Lipjan: This municipality had no Serb checkpoints before the Serb crackdown of this year.

    Now, there are police checkpoints at ^ylag&, Magur& and Grac& e Vog&l villages, as well as on the roadway to Shtime.

    LDK sources in Lipjan said Serb forces have stepped up movement in the past few days. A Serb convoy of 20 vehicles travels every day to Shtime in the morning, returns to Lipjan in the evening, and proceeds in the direction of Prishtina.

    Peja: Heavy Serb military and police troops, backed up by combat equipment, were stationed in the village of Lybeniq today (Thursday) morning, the LDK chapter in Peja said.

    The deployment caused panic amongst the few Albanian residents who have stayed behind in the village. The majority has fled to Montenegro after Serb assaults earlier this year.

    [04] Serbs Spurn NATO Ultimatum: 'We Are Not Going Anywhere'

    PRISHTINA, Oct 15 (KIC) - Serb police and militia commanders in 12 Kosova cities, villages and army bases said Wednesday that they had not been given orders to pull out of Kosova by Friday, as required by a U.S.-brokered agreement, USA Today newspaper wrote.

    Instead, several commanders said they were beefing up their forces to continue battling the Kosova Liberation Army (KLA), USA Today correspondent added.

    "We haven't had any orders to move out, not by Friday, not by Saturday," said a Serb police commander in the city of Malisheva, southwest of Kosova's provincial capital, Prishtina.

    "The journey through parts of Kosovo turned up Serb soldiers in armored personnel carriers arriving for new deployments in Kosovo.

    Dozens of camouflaged tanks are still dug into hilltops and Serb snipers are positioned inside abandoned homes owned by ethnic Albanians", USA Today wrote.

    The American newspaper goes on to portray Serb military and police presence in several locations in Kosova.

    Podujeva, the northern Kosovar town near the border with Serbia, is a case in point. The area is 99 percent Albanian.

    "Podujevo: You'd never see this army base if you didn't look hard. There are no signs; only a dirt road between two cornfields. It's tucked 200 yards off the main street behind 20-foot-tall piles of hay in the shape of Hershey's kisses and a dense forest of tall white maple trees.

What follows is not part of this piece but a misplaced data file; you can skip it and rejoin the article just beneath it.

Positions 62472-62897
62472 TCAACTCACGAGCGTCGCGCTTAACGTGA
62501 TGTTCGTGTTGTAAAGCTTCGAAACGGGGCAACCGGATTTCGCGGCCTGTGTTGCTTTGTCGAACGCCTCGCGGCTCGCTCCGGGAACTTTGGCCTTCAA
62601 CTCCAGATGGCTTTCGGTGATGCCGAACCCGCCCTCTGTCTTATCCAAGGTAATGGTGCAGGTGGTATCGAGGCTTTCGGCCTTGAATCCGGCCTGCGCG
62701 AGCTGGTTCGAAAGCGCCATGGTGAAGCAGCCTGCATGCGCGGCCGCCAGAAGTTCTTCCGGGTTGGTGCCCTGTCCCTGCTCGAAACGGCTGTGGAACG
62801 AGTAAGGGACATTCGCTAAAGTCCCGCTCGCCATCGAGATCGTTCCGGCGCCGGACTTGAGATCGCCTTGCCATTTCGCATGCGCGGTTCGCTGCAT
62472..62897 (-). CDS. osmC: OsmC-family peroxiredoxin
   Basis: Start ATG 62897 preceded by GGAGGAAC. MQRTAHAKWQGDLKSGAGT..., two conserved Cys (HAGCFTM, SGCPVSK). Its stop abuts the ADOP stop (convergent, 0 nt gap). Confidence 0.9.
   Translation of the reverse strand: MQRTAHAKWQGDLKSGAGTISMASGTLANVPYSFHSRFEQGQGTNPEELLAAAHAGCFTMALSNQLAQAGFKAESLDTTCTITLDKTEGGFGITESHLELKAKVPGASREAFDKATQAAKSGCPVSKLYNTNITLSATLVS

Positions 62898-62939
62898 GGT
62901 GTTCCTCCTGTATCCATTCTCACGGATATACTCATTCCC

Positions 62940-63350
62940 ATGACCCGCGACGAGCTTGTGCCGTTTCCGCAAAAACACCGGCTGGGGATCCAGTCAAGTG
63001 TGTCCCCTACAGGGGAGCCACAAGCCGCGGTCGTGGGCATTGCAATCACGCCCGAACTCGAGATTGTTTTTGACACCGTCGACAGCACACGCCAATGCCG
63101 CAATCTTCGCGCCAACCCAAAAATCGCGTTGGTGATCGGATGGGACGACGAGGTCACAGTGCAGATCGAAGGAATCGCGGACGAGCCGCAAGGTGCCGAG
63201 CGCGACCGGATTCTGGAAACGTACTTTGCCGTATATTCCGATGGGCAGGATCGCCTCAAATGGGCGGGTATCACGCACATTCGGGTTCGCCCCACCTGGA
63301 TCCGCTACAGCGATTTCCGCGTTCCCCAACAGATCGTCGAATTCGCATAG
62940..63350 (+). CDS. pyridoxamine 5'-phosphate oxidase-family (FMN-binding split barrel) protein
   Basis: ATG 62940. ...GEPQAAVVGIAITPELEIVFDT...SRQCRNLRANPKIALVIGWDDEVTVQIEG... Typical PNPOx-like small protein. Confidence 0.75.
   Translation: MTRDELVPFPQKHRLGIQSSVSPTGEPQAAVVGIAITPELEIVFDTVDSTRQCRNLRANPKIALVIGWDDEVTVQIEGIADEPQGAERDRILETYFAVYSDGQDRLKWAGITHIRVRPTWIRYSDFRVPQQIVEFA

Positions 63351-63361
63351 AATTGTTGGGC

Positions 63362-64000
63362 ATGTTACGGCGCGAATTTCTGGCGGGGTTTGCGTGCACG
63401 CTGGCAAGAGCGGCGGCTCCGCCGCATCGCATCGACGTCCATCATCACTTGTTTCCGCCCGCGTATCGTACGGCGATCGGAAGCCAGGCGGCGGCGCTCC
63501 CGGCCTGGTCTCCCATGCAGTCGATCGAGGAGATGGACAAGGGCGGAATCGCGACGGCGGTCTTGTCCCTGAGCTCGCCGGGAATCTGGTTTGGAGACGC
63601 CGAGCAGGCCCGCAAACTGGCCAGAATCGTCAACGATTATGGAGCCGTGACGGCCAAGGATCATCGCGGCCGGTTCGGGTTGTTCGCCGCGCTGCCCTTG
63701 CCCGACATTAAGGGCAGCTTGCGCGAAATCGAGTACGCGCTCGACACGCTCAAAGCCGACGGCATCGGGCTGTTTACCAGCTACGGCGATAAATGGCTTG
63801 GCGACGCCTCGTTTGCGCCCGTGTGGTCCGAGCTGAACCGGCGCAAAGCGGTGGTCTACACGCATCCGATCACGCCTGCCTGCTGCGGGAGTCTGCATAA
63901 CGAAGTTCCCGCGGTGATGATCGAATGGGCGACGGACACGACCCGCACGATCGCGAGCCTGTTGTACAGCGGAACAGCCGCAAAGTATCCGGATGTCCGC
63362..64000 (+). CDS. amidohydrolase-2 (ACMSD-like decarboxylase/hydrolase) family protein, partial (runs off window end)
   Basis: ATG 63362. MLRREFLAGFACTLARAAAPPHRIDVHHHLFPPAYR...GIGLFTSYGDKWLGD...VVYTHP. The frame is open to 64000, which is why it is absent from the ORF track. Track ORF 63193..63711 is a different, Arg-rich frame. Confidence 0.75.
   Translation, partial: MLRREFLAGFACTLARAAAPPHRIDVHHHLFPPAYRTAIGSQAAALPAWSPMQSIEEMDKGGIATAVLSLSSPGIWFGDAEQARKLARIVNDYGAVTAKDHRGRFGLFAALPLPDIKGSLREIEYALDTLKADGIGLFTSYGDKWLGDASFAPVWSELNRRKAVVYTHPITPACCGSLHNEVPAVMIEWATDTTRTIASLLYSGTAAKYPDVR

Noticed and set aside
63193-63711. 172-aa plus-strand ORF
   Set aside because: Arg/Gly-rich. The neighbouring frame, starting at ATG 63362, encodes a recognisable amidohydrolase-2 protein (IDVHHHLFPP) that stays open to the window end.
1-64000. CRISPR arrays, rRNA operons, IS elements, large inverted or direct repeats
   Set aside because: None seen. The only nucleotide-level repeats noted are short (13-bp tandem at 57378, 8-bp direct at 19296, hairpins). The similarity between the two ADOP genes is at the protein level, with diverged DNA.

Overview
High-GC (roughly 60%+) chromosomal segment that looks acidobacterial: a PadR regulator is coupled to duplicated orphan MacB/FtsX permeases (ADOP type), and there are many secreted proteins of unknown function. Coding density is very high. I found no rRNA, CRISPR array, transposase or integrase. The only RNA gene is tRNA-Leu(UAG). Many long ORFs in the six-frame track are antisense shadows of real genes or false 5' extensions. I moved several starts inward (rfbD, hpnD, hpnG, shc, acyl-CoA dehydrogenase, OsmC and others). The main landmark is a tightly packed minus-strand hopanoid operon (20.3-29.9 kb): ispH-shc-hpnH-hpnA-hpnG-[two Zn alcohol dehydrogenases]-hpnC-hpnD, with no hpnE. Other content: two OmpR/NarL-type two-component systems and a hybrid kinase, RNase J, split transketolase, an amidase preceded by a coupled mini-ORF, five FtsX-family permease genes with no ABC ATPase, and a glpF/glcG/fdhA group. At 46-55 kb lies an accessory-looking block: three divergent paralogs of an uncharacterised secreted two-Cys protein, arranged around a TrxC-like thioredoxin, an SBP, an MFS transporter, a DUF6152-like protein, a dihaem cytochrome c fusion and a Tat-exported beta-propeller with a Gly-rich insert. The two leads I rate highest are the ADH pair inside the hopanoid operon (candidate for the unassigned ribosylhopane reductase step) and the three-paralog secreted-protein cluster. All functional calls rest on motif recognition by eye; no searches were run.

Behind a haystack sits an armored personnel carrier with 10 soldiers, one of them carrying a hand-held rocket launcher. On the hill is a bunker with what appears to be a tank dug into the ground with only its turret sticking out. Soldiers in battle gear and carrying automatic weapons hide among the trees.

    A Serb sergeant says that the Holbrooke agreement will never be enforced. He says that NATO didn't really want to bomb Yugoslavia.

    When told that NATO could still bomb Yugoslavia if it didn't withdraw its troops by Friday, the soldier laughed. ''We're not scared of NATO,'' he said.

    "They'll never bomb us, and they know it. We're not going anywhere.", the Serb sergeant is quoted as saying by the USA Today correspondent on Wednesday.

    [05] Serb Troops Attack Three Villages in Gjakova Thursday Afternoon

    PRISHTINA, Oct 15 (KIC) - Serb forces resumed attacks against at least three villages in the Gjakova municipality, western Kosova, today (Thursday) afternoon.

    Sokol Dobruna, head of the Prishtina-based Council for the Defense of Human Rights and Freedoms (CDHRF) branch in Gjakova, told the Albanian section of the Voice of America (VOA) that at around 13:15 today Serb forces opened fire on the villages of Krelan and Rakovic&. The villages were pounded with artillery fire from two Serb army bases, at Suka e Cermjanit (the Cermjani uphill) and Mrasor village, respectively, he said.